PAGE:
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Nigeria’s Northern Elders Forum: Keeping the Igbo is Not Worth a Civil War

  By John Campbell   Soldiers fighting for the breakaway Republic of Biafra march during the Nigerian Civil War, fought from 1967 to 197...


By John Campbell


Soldiers fighting for the breakaway Republic of Biafra march during the Nigerian Civil War, fought from 1967 to 1970.

Soldiers fighting for the breakaway Republic of Biafra march during the Nigerian Civil War, fought from 1967 to 1970. Wikimedia Commons

On June 9, following a closed-door meeting, the Northern Elders Forum (NEF) issued a public statement that the Igbo-dominated southeast should be allowed to secede from the Federal Republic of Nigeria if it was necessary to avoid a civil war. NEF spokesman Hakeem Baba-Ahmed said “the Forum has arrived at the difficult conclusion that if support for secession among the Igbo is as widespread as it is being made to look, and Igbo leadership appears to be in support of it, then the country should be advised not to stand in the way.” His statement continued that secession was not in the best interest of the Igbos or of Nigerians. Rather, all should work to rebuild Nigeria. But, blocking secession “will not help a country already burdened with failures on its knees to fight another war to keep the Igbo in Nigeria.” The statement also suggested that northerners subject to harassment in the southeast should return to the north. There was no reference to secessionist sentiment in Yorubaland, in southwest Nigeria, to which former President Olusegun Obasanjo has referred. The former president said that Yoruba secession, too, would be unwise, but that maintaining unity should not come “at any cost.”


Though there is no specific reference to it, clearly animating the NEF statement is the memory of Nigeria’s 1967-70 civil war, successfully fought by Nigerian nationalists to keep Igbo-dominated Biafra in the federation; it left up to two million dead. It, too, involved massive population movements, with Igbos fleeing to the south a northern pogrom and fewer northerners leaving the southeast. In the civil war, northern elites strongly supported the nationalists. Current Igbo disgruntlement has its roots in defeat in the civil war and the belief that they are marginalized from the upper reaches of the Nigerian state. (There has never been an Igbo president of Nigeria.) Such feelings of marginalization are exacerbated by Nigeria’s nationwide epidemic of violence and economic malaise. The NEF, for its part, has responded to rising insecurity in Nigeria by calling for President Buhari to resign or to be impeached. Resignation or impeachment is a reversal of the NEF’s support of Muhammadu Buhari’s presidential candidacy in 2015.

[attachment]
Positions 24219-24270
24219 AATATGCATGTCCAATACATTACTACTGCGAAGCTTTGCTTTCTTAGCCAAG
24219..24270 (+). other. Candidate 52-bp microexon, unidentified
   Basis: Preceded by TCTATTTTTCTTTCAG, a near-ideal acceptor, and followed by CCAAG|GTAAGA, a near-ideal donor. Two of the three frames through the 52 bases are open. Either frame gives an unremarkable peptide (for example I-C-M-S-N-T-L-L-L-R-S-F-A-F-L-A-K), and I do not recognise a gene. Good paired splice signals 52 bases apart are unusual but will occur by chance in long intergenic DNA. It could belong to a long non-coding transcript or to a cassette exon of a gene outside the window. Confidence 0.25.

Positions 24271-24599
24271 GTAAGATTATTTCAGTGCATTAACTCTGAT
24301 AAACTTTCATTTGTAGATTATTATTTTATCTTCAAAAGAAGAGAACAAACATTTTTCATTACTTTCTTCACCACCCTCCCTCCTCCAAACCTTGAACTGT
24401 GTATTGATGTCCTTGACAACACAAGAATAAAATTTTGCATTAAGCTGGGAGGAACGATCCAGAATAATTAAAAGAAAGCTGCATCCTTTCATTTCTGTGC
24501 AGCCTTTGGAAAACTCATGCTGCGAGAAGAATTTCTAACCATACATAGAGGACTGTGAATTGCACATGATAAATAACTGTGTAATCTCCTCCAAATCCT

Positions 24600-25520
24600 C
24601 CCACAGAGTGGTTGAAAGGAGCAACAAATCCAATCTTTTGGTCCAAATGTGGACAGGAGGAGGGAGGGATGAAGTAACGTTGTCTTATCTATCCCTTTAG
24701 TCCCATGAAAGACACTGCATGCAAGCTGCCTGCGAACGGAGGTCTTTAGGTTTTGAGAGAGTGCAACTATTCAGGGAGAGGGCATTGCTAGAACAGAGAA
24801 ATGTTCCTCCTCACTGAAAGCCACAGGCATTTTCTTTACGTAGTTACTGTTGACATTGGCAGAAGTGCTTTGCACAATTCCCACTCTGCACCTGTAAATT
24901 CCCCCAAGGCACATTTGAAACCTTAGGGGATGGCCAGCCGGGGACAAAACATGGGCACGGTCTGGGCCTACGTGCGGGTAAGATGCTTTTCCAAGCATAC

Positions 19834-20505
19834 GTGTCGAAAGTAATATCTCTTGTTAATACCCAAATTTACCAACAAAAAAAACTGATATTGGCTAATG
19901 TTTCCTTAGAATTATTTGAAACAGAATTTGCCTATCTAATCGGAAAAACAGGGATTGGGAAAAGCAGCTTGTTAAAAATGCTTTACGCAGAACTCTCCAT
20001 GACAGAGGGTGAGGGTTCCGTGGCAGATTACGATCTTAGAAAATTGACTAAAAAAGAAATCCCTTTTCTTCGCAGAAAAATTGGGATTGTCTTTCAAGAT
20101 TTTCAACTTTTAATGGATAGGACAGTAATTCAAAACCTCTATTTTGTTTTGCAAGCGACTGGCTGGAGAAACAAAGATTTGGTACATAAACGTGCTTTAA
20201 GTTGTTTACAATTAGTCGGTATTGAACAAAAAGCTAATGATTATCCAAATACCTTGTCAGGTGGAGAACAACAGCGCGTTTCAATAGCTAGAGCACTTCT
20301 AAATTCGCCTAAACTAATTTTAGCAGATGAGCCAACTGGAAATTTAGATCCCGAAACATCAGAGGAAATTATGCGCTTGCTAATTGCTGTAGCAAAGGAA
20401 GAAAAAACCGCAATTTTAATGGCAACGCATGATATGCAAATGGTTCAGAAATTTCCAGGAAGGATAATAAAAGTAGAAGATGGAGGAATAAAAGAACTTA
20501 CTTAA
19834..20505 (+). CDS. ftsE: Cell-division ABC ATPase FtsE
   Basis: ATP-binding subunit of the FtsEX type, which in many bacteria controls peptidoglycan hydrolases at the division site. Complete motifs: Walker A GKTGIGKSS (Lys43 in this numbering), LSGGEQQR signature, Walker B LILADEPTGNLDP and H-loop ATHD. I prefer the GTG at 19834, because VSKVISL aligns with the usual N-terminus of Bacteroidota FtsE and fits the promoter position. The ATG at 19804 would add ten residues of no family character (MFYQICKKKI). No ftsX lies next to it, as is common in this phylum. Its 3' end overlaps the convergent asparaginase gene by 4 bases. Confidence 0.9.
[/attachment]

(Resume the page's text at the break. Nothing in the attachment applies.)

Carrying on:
It should be noted that the NEF statement in support of allowing secession had two caveats: that there be widespread support for it among the Igbo but also among their “leadership” (not further defined). While secessionist advocates will argue to the contrary, prima facie evidence for both either way is thin.


Do the views of the NEF matter? How representative is it of northern elite opinion? Buhari’s Special Adviser on Media Femi Adesina responded to its June 9 statement by dismissing the NEF as “a mere irritant” that hardly exists beyond its convener, Ango Abdullahi—a distinguished, former vice chancellor (president) of Ahmadu Bello University, Zaria. According to Adesina, the former vice chancellor is a general with no troops. Indeed, the influence of the NEF is hard to judge. But, its public statements attract widespread media attention. As with former President Obasanjo’s comments on Yoruba separatism, at the very least the NEF statements is an indication that rising insecurity is leading at least some of Nigeria’s elites to rethink the basis of the Nigerian state—and of the consequences of its civil war.



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